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Driscoll’s vulgarity draws media attention

This story has been modified from the original version. This version contains an additional quote from Mark Driscoll in the ninth paragraph. (Paragraph begins with “Driscoll has expressed regret ….”

NASHVILLE, Tenn. (BP)–An in-depth New York Times Magazine feature on a controversial Seattle pastor has generated a new wave of debate about vulgarity in the pulpit.

Critics like pastor John MacArthur of Grace Community Church in Sun Valley, Calif., however take Driscoll to task over his use of sexually explicit language and “purely gratuitous humor” they say degrades the Gospel and the pulpit.

In a December 2006 issue of Pulpit magazine, MacArthur complimented Driscoll’s theology but said the young pastor suffers from an “infatuation with the vulgar aspects of contemporary society” and models a lifestyle “especially his easygoing familiarity with all this world’s filthy fads — [that] practically guarantees that [his disciples] will make little progress toward authentic sanctification.”

Driscoll also has gotten into hot water over the use of profanity before, at one time having the reputation as the “cussing pastor.” In that case, he repented, starting with a public apology for having become known for “good theology, a bad temper, and a foul mouth.

“This is not what I want to be known for,” he said then.

On the heels of the New York Times profile, Christian talk show personality Ingrid Schlueter criticized Driscoll for a series of explicit “sex advice” posts on the Mars Hill Church blog — material appropriate only for married couples but available to any visitor, including children. Schlueter also castigated Driscoll for linking the blog to a website, ChristianNymphos, “which features articles on how a Christian wife can turn herself into a dominatrix, the glories of an-l and or-l sex, and the use of sex toys.”

“At a time when American young people are hit in the face with graphic sexuality in every facet of our culture, the church should be a safe haven where the sacredness and privacy of the act of marriage is respected by pastors,” Schlueter said in a press release. “Those with sexual issues need to receive private counseling — not sex seminars in a church auditorium.

“For generations, Christian pastors have managed to convey the Scripture’s teachings on fornication, adultery and the beauty of sexuality within marriage without sullying and cheapening it” Schlueter added. “Mark Driscoll is a sad product of our times. While waving his orthodox doctrinal credentials, he has simultaneously embraced the spirit of the age when it comes to his treatment of sex. In the process, he is pornifying the church and only adding to the moral squalor of our culture.”

Driscoll has expressed regret over his abuse of language. Preaching on the Bible’s use of strong language during a 2008 Desiring God conference, Driscoll said, “I have sinned a lot. I have said things I totally regret…. I have crossed the line. I have gone too far. I am deeply convicted over sin in my past. I am being sanctified by the grace of God. What I have said will live with me forever, and I am deeply sorrowful to Jesus, and this message for me is incredibly painful because it hits on one of the great weaknesses in my ministry and some of the greatest failures of my life.”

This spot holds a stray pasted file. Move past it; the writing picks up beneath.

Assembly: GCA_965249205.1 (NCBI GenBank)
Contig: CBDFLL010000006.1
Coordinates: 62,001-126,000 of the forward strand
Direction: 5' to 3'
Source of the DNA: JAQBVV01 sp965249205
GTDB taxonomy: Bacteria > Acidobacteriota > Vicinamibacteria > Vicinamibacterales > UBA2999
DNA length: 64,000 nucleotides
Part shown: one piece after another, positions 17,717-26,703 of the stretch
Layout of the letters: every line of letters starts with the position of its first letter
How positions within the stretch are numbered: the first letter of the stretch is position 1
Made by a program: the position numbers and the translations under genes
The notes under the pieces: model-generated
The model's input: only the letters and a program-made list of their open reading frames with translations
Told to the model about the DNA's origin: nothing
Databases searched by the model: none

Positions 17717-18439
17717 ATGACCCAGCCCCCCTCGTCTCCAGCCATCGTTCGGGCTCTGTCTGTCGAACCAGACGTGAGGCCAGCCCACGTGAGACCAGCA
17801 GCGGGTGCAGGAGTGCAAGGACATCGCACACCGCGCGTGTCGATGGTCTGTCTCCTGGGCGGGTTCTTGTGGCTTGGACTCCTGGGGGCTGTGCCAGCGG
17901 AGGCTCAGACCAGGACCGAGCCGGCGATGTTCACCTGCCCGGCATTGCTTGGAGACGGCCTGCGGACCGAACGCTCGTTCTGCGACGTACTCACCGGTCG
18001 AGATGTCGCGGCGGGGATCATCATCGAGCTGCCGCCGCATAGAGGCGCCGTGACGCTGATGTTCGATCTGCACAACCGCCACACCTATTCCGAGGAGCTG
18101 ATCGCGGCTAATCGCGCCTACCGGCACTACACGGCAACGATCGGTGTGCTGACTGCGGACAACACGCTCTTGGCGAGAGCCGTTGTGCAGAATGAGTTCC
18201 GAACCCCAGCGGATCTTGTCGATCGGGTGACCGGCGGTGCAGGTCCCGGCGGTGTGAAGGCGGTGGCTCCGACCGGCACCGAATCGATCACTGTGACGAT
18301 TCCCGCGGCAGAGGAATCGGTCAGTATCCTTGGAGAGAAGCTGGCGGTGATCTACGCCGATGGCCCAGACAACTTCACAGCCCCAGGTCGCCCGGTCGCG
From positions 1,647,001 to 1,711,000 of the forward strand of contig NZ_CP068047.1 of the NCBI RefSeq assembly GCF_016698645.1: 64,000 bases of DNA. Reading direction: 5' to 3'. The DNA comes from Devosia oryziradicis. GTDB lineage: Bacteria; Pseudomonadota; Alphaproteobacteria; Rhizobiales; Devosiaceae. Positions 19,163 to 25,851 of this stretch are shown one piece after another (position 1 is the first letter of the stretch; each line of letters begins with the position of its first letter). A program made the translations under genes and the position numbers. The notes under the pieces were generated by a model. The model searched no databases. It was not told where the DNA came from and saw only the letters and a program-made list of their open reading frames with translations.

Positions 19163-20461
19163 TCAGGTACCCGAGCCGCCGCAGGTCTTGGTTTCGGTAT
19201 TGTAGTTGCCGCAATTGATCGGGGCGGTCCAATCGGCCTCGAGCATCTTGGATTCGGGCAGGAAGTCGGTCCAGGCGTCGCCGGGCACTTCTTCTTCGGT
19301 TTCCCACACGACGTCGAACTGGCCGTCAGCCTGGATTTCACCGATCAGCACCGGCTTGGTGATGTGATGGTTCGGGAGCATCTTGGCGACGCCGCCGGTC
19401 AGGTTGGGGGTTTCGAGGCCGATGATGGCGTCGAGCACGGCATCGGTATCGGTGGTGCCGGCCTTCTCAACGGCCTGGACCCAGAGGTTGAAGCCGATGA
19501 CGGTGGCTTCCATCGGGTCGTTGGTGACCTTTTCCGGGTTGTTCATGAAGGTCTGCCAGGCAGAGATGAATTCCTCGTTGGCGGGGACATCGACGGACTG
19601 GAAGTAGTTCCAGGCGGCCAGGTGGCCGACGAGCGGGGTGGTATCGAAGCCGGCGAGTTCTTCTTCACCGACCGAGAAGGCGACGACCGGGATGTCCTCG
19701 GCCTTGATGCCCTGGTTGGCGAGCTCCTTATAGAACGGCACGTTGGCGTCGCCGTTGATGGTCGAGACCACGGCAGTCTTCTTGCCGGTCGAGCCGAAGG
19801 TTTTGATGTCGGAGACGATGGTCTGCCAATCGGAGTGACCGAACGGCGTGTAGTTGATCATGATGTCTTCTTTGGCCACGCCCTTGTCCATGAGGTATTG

Coarse language has no place in the pulpit, said David Tolliver, executive director of the Missouri Baptist Convention.

“I am distressed to hear about what some misguided men call preaching,” Tolliver said. “Vulgarity has no place in the speech of Christians — certainly not in Christian preaching. How can Christian preachers expect to ‘speak as men approved by God to be entrusted with the Gospel’ unless they vow never to ‘let any unwholesome word come out of [their] mouths, but only what is helpful for building others up according to their needs, that it may benefit those who listen’?”

Pastors must commit themselves to engage the culture without endorsing it, Tolliver added.

“It is important that pastors address issues like sexuality, but they must address those topics biblically and reverently — not in a way that titillates or entices,” he said.

Addressing sensitive topics like sexuality is important because both church members and unchurched people struggle with those issues, said Bret Robbe, a longtime pastor who now directs leadership and adult publishing for LifeWay Christian Resources.

“We need to learn how to address sensitive topics in appropriate ways because they are real issues in our culture and they present real dangers for people’s lives and their relationships with God,” Robbe said. “They aren’t just issues in the culture; our church members are wrestling with these issues too.

“When we debate issues like these, it helps us get better perspective of what is acceptable and not acceptable,” Robbe added. “How do we best address sensitive subjects in a way that both helps people and glorifies God?”

Giving God the honor He deserves must not take a back seat to promoting a sermon series, Robbe said.

“If a pastor is preaching or teaching on an edgy topic just to get the attention of people in the community, and not to glorify God, then he has stepped over a line,” Robbe said. “I would never endorse unwholesome speech from the pulpit or anywhere else.

“It’s a two-fold issue. We need to remind ourselves what unwholesome talk is, and we need to make sure we are addressing in a biblical way the issues people face.”

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